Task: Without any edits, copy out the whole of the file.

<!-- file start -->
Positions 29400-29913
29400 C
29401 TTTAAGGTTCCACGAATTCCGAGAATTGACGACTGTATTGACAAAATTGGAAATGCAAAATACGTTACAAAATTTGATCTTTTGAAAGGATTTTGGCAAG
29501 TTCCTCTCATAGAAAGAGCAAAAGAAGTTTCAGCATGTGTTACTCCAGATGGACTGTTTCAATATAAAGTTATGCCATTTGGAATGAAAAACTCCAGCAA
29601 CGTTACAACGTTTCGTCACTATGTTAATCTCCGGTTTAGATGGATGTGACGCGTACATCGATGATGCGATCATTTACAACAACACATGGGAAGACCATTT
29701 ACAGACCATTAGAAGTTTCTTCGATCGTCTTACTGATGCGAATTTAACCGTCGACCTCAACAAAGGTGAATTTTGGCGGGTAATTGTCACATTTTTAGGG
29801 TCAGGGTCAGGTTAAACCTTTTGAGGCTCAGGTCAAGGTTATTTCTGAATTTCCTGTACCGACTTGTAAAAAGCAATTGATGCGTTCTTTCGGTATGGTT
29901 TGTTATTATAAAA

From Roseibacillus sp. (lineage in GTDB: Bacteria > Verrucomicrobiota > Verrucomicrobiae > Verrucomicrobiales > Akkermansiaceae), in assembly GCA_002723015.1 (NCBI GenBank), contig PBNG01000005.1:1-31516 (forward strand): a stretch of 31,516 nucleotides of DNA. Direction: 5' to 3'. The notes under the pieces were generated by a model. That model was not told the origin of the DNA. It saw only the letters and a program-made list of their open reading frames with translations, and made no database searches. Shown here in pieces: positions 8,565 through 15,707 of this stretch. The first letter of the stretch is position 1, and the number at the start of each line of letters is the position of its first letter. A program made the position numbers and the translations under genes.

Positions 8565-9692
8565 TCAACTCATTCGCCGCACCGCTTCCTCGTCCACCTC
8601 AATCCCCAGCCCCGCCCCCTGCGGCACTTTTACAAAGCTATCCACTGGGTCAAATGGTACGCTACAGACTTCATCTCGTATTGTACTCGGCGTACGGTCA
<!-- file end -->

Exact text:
Positions 29400-29913
29400 C
29401 TTTAAGGTTCCACGAATTCCGAGAATTGACGACTGTATTGACAAAATTGGAAATGCAAAATACGTTACAAAATTTGATCTTTTGAAAGGATTTTGGCAAG
29501 TTCCTCTCATAGAAAGAGCAAAAGAAGTTTCAGCATGTGTTACTCCAGATGGACTGTTTCAATATAAAGTTATGCCATTTGGAATGAAAAACTCCAGCAA
29601 CGTTACAACGTTTCGTCACTATGTTAATCTCCGGTTTAGATGGATGTGACGCGTACATCGATGATGCGATCATTTACAACAACACATGGGAAGACCATTT
29701 ACAGACCATTAGAAGTTTCTTCGATCGTCTTACTGATGCGAATTTAACCGTCGACCTCAACAAAGGTGAATTTTGGCGGGTAATTGTCACATTTTTAGGG
29801 TCAGGGTCAGGTTAAACCTTTTGAGGCTCAGGTCAAGGTTATTTCTGAATTTCCTGTACCGACTTGTAAAAAGCAATTGATGCGTTCTTTCGGTATGGTT
29901 TGTTATTATAAAA

From Roseibacillus sp. (lineage in GTDB: Bacteria > Verrucomicrobiota > Verrucomicrobiae > Verrucomicrobiales > Akkermansiaceae), in assembly GCA_002723015.1 (NCBI GenBank), contig PBNG01000005.1:1-31516 (forward strand): a stretch of 31,516 nucleotides of DNA. Direction: 5' to 3'. The notes under the pieces were generated by a model. That model was not told the origin of the DNA. It saw only the letters and a program-made list of their open reading frames with translations, and made no database searches. Shown here in pieces: positions 8,565 through 15,707 of this stretch. The first letter of the stretch is position 1, and the number at the start of each line of letters is the position of its first letter. A program made the position numbers and the translations under genes.

Positions 8565-9692
8565 TCAACTCATTCGCCGCACCGCTTCCTCGTCCACCTC
8601 AATCCCCAGCCCCGCCCCCTGCGGCACTTTTACAAAGCTATCCACTGGGTCAAATGGTACGCTACAGACTTCATCTCGTATTGTACTCGGCGTACGGTCA